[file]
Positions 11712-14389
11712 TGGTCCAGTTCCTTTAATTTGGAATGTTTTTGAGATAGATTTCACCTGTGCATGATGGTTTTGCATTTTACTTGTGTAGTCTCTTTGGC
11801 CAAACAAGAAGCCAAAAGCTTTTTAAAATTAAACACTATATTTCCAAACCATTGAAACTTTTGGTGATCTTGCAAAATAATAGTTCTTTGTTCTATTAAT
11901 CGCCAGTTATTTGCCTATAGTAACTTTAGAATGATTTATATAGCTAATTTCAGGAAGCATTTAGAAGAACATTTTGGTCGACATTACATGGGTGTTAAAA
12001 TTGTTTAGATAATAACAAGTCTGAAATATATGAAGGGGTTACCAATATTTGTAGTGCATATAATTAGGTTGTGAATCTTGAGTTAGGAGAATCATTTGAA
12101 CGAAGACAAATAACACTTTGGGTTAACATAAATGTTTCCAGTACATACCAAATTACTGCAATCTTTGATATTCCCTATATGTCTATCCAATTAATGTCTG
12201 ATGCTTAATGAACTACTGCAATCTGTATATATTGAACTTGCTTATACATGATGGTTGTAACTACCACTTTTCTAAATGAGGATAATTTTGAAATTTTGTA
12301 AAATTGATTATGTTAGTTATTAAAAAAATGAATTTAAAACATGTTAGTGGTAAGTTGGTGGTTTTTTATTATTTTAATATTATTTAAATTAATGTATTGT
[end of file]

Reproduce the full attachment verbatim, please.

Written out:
Positions 11712-14389
11712 TGGTCCAGTTCCTTTAATTTGGAATGTTTTTGAGATAGATTTCACCTGTGCATGATGGTTTTGCATTTTACTTGTGTAGTCTCTTTGGC
11801 CAAACAAGAAGCCAAAAGCTTTTTAAAATTAAACACTATATTTCCAAACCATTGAAACTTTTGGTGATCTTGCAAAATAATAGTTCTTTGTTCTATTAAT
11901 CGCCAGTTATTTGCCTATAGTAACTTTAGAATGATTTATATAGCTAATTTCAGGAAGCATTTAGAAGAACATTTTGGTCGACATTACATGGGTGTTAAAA
12001 TTGTTTAGATAATAACAAGTCTGAAATATATGAAGGGGTTACCAATATTTGTAGTGCATATAATTAGGTTGTGAATCTTGAGTTAGGAGAATCATTTGAA
12101 CGAAGACAAATAACACTTTGGGTTAACATAAATGTTTCCAGTACATACCAAATTACTGCAATCTTTGATATTCCCTATATGTCTATCCAATTAATGTCTG
12201 ATGCTTAATGAACTACTGCAATCTGTATATATTGAACTTGCTTATACATGATGGTTGTAACTACCACTTTTCTAAATGAGGATAATTTTGAAATTTTGTA
12301 AAATTGATTATGTTAGTTATTAAAAAAATGAATTTAAAACATGTTAGTGGTAAGTTGGTGGTTTTTTATTATTTTAATATTATTTAAATTAATGTATTGT